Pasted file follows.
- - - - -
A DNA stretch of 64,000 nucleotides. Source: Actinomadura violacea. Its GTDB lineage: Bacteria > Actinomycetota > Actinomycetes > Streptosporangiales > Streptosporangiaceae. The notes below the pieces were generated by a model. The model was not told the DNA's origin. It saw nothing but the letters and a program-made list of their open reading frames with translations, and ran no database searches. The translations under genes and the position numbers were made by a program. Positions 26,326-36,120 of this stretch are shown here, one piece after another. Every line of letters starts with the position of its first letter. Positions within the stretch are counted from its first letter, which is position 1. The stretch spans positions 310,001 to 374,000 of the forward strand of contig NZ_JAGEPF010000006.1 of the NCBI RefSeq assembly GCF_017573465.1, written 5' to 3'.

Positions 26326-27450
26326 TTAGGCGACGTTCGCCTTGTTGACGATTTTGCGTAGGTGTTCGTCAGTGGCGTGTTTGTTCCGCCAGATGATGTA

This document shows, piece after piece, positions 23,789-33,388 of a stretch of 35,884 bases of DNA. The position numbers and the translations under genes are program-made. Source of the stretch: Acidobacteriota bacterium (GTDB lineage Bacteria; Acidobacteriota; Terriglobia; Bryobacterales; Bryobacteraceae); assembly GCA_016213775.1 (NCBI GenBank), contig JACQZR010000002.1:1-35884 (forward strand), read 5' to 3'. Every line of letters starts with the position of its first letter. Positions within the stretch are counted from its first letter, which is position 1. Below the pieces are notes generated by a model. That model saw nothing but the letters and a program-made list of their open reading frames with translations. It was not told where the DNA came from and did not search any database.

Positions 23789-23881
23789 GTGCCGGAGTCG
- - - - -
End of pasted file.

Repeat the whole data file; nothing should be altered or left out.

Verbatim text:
A DNA stretch of 64,000 nucleotides. Source: Actinomadura violacea. Its GTDB lineage: Bacteria > Actinomycetota > Actinomycetes > Streptosporangiales > Streptosporangiaceae. The notes below the pieces were generated by a model. The model was not told the DNA's origin. It saw nothing but the letters and a program-made list of their open reading frames with translations, and ran no database searches. The translations under genes and the position numbers were made by a program. Positions 26,326-36,120 of this stretch are shown here, one piece after another. Every line of letters starts with the position of its first letter. Positions within the stretch are counted from its first letter, which is position 1. The stretch spans positions 310,001 to 374,000 of the forward strand of contig NZ_JAGEPF010000006.1 of the NCBI RefSeq assembly GCF_017573465.1, written 5' to 3'.

Positions 26326-27450
26326 TTAGGCGACGTTCGCCTTGTTGACGATTTTGCGTAGGTGTTCGTCAGTGGCGTGTTTGTTCCGCCAGATGATGTA

This document shows, piece after piece, positions 23,789-33,388 of a stretch of 35,884 bases of DNA. The position numbers and the translations under genes are program-made. Source of the stretch: Acidobacteriota bacterium (GTDB lineage Bacteria; Acidobacteriota; Terriglobia; Bryobacterales; Bryobacteraceae); assembly GCA_016213775.1 (NCBI GenBank), contig JACQZR010000002.1:1-35884 (forward strand), read 5' to 3'. Every line of letters starts with the position of its first letter. Positions within the stretch are counted from its first letter, which is position 1. Below the pieces are notes generated by a model. That model saw nothing but the letters and a program-made list of their open reading frames with translations. It was not told where the DNA came from and did not search any database.

Positions 23789-23881
23789 GTGCCGGAGTCG